Why do people choose to use Parler?
Parler bills itself as the “free speech” social media platform. People originally started jumping over to Parler primarily because of freedom of speech. In other words, they wanted the freedom to post political content—primarily conservative—without being censored by the social media platform.
That being said, most commentators and radio stations are not producing content that would get banned from Twitter or Facebook. Those who made the leap to Parler had to grow an audience completely from scratch, or convince existing fans to follow them over from other platforms. In moving to Parler, you gain the freedom to post different kinds of content but lose the built-in audience and marketing tools that other platforms provide.
Is Parler right for your station?
Before following the crowd, it’s important to determine whether Facebook or Parler aligns with your station’s goals. You might be asking yourself, Is Facebook done? Will I have to learn a whole new platform just to stay connected with my audience?
The good news is that it’s way too soon to make any assumptions. Here’s what we know. Parler is a very new platform and it’s yet to be seen whether developers and users will choose to continue using it. There is not a critical mass of users on Parler yet, and the developers have yet to resolve many technical problems that are preventing the platform from growing. At the moment, Parler has about 4 million active users. On the other hand, about 3.14 billion people each month use at least one of Facebook’s products: Facebook, Instagram, WhatsApp, and Messenger.
Of course, Facebook doesn’t get it right all of the time, and we believe in free speech at Killer Bee Marketing. If you personally want to join Parler, go for it! But there’s no ignoring the fact that the majority of people your station wants to reach are still using the Facebook platform. If your station’s goals are to stay connected with your audience and provide great content, then we recommend that you stick with Facebook and avoid Parler for now.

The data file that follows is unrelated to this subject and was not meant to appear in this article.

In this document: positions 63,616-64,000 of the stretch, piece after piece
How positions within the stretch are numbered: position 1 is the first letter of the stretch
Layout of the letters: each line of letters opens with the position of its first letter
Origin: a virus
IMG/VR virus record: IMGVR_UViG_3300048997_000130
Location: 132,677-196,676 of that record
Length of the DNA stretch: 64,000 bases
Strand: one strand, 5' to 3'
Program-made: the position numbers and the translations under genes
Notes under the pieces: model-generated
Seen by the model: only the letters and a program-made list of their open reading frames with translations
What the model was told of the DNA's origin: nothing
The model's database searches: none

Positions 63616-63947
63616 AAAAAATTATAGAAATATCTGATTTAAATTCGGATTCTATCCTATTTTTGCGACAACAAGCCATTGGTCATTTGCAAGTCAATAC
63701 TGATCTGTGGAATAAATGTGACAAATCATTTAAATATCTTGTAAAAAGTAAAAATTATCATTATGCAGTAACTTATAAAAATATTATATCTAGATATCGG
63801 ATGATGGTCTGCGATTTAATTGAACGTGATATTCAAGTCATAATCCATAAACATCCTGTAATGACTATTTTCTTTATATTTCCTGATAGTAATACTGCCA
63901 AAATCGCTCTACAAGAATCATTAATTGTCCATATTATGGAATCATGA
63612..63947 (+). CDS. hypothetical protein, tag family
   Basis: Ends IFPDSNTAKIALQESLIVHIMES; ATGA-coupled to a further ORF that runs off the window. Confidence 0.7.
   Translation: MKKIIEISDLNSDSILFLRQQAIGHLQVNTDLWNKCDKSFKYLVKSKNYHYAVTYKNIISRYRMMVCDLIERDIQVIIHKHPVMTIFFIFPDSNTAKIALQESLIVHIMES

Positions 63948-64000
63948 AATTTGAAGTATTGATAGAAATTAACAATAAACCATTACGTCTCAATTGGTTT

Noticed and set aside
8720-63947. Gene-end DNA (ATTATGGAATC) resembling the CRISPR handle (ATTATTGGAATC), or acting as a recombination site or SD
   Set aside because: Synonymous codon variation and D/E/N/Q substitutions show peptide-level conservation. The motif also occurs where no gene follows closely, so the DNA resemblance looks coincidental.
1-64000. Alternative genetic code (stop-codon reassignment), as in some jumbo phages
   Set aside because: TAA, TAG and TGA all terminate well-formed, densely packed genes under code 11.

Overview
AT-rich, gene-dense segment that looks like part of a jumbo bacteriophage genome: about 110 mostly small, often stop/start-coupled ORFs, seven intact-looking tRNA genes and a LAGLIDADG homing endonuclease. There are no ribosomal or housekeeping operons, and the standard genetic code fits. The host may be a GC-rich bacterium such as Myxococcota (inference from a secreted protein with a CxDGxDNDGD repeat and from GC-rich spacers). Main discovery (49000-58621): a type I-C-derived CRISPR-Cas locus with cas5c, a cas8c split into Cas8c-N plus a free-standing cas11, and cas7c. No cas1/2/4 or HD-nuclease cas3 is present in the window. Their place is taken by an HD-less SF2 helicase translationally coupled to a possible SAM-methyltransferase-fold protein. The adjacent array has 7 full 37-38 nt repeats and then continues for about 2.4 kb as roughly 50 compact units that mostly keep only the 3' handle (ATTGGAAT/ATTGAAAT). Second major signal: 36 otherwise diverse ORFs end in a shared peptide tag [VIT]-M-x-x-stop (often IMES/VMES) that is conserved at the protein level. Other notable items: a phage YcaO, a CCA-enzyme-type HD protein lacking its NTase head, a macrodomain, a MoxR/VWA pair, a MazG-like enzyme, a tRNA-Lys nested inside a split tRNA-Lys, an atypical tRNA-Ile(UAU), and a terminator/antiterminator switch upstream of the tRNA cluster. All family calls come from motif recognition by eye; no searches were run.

It’s also worth pointing out that if you are like most Christian radio stations, then you probably don’t talk politics anyway. Parler is primarily a platform for political conversation. If you’ve ever complained about the sheer amount of political posts on Facebook, why would a Christian radio station decide to swim in that pool every day?
At this stage, Parler is not a good investment of your station’s time and resources. It’s way too early to make this move and it may even have a negative effect on your station’s brand. Moving your station over to Parler is not the best strategic move and we don’t feel it’s the best ministry move, either.
But what if Facebook dies?, you might be asking. This is why we teach stations to invest in their own digital assets such as your website, your own email list, and your own apps. If you’re that nervous about Facebook closing, then maybe it’s time you come up with a plan to bring more people to your own digital assets. No matter which platform you choose, social media is a tool for connecting with your audience. But it’s always smart to build brand value on your own terms.
Killer Bee Marketing can create a strategy and plan for your station to drive traffic to your own digital assets. Reach out if you want help deciding between Facebook or Parler, or if you simply need an expert’s advice about digital marketing for your radio station.